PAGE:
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A Salt Lake County resident who tested positive for Zika virus died last month, becoming the first confirmed death related to the virus in the continental U.S.

The county Health Department announced the death Friday, saying the exact cause has not been determined. The individual, who had an underlying medical condition and was elderly, traveled this year somewhere mosquitoes are known to spread Zika, according to a news release.

"We know it contributed to [the death], but we don't know if it was the sole cause," said Dagmar Vitek, the department's medical director.

The department learned about this earlier this week. It does not plan to release additional details about the individual or where he or she traveled because of "health privacy laws," the release adds.

Experts, however, say there is no current threat of Zika from mosquitoes in Utah.

"The exotic mosquito species capable of transmitting Zika virus are not found along the Wasatch Front," said Ari Faraji, manager of the Salt Lake City Mosquito Abatement District, in the release. "In fact, so far this season, we have not detected those two species anywhere in Utah."

But they have been found in California and Arizona, and Faraji said there always is a chance of migration.

These mosquito species are considered container-inhabiting mosquitoes, Faraji said, so the district sets traps around urban habitats such as auto salvage yards and tire recycling plants. So far, Faraji said, none have turned up.

In previous years, the species have been found in St. George and Salt Lake County, but Utah winters are harsh enough that the species were unable to establish.

Three travel-associated Zika cases have been reported in Utah as of Wednesday, according to the Centers for Disease Control and Prevention.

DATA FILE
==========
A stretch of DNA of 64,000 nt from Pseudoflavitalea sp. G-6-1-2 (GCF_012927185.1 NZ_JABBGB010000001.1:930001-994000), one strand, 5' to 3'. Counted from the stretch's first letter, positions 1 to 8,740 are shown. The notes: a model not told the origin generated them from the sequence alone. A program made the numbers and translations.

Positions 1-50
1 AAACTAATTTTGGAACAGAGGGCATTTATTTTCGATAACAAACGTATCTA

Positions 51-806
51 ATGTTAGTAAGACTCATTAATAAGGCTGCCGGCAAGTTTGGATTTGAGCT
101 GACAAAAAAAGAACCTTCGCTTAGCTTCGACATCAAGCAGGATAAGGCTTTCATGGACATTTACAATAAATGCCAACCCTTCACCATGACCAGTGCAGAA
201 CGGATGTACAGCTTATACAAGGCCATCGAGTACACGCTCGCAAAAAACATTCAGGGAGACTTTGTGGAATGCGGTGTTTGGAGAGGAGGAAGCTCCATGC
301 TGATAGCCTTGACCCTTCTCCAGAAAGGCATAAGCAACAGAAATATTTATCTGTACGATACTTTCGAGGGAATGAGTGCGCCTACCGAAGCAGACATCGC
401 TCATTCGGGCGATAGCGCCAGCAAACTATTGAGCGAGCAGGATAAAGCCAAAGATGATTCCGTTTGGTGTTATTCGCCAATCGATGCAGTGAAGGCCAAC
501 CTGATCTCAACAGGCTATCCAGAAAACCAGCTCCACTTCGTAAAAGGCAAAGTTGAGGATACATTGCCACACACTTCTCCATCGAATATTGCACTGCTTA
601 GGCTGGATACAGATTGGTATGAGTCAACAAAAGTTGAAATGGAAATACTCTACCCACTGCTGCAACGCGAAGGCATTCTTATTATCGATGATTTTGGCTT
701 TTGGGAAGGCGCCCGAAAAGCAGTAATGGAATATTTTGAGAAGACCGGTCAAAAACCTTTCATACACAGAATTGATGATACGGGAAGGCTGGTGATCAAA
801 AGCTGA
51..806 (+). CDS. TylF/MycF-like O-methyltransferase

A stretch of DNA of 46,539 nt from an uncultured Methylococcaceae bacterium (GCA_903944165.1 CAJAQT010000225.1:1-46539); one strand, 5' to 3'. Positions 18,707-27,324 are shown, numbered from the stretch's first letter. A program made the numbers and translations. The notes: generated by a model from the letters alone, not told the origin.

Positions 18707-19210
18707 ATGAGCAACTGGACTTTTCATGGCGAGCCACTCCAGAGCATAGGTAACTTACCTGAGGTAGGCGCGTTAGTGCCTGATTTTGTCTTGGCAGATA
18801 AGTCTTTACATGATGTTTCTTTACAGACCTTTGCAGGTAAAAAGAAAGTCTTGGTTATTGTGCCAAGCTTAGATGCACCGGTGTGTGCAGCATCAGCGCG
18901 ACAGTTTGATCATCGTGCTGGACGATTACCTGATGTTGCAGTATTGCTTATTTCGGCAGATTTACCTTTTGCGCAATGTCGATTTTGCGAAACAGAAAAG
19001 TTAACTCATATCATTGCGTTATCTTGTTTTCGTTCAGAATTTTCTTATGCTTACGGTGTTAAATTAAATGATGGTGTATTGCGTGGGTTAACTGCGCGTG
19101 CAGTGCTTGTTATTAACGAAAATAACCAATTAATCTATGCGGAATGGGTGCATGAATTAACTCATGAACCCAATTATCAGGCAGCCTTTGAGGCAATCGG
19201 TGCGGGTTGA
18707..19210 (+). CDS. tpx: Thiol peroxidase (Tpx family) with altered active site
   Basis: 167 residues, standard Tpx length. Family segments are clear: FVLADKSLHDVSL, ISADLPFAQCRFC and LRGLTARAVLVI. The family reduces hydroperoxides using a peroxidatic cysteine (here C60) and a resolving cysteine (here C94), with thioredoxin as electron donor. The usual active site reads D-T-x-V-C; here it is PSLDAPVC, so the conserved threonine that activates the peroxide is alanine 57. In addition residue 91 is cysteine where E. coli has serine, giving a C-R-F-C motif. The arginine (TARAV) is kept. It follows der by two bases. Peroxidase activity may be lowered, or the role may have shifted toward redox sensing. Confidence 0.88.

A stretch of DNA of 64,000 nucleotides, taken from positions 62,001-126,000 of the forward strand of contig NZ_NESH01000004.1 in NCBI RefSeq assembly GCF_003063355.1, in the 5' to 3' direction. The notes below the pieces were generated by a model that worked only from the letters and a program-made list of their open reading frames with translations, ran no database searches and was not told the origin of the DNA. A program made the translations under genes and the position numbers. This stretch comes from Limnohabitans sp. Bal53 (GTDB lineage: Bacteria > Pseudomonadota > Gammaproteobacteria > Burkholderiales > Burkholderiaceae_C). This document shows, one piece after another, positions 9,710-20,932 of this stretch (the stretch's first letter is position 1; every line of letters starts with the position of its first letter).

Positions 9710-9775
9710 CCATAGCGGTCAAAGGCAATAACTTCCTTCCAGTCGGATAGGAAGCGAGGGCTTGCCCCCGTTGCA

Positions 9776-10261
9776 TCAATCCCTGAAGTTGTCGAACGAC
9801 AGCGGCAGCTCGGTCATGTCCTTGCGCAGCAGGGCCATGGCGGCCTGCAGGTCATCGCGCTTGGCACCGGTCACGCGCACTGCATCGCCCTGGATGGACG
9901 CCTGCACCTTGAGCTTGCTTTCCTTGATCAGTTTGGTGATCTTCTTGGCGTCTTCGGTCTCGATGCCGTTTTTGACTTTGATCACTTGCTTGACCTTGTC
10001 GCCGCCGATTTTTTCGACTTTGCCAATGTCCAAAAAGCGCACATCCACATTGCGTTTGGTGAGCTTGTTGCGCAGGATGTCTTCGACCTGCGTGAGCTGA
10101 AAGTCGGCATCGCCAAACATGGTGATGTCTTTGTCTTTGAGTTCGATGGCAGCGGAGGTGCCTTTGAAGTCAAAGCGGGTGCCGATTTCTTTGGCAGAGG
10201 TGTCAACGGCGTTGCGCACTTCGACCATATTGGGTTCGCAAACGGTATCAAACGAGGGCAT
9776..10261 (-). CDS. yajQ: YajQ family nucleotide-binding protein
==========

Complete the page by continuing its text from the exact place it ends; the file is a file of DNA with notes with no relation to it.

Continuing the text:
Also as of Wednesday, no locally acquired mosquito-borne cases have been reported in the U.S. states, but there have been 1,132 travel-associated cases reported, the CDC states.

Cases of Zika are usually mild and rarely result in death. The most common symptoms of the virus are rash, joint pain, fever and red eyes. Some individuals with Zika never exhibit symptoms, according to the CDC.

Health officials warn Utahns that sexual activity can transmit the virus. If a woman is pregnant or trying to get pregnant, she should not have unprotected sex with a man who has been to an area where the virus is known to be spreading, according to the release.

The virus can cause birth defects in children whose mothers were infected during pregnancy, according to the CDC.

There currently is no vaccine or medication to cure Zika, so "prevention is huge," Vitek said.

Individuals who recently traveled and are concerned about the illness should contact their health care provider, the release adds. Residents can contact the Salt Lake County Health Department Travel Clinic at 385-468-4111 to learn about preventing Zika and other diseases in areas they are traveling.

Twitter: @alexdstuckey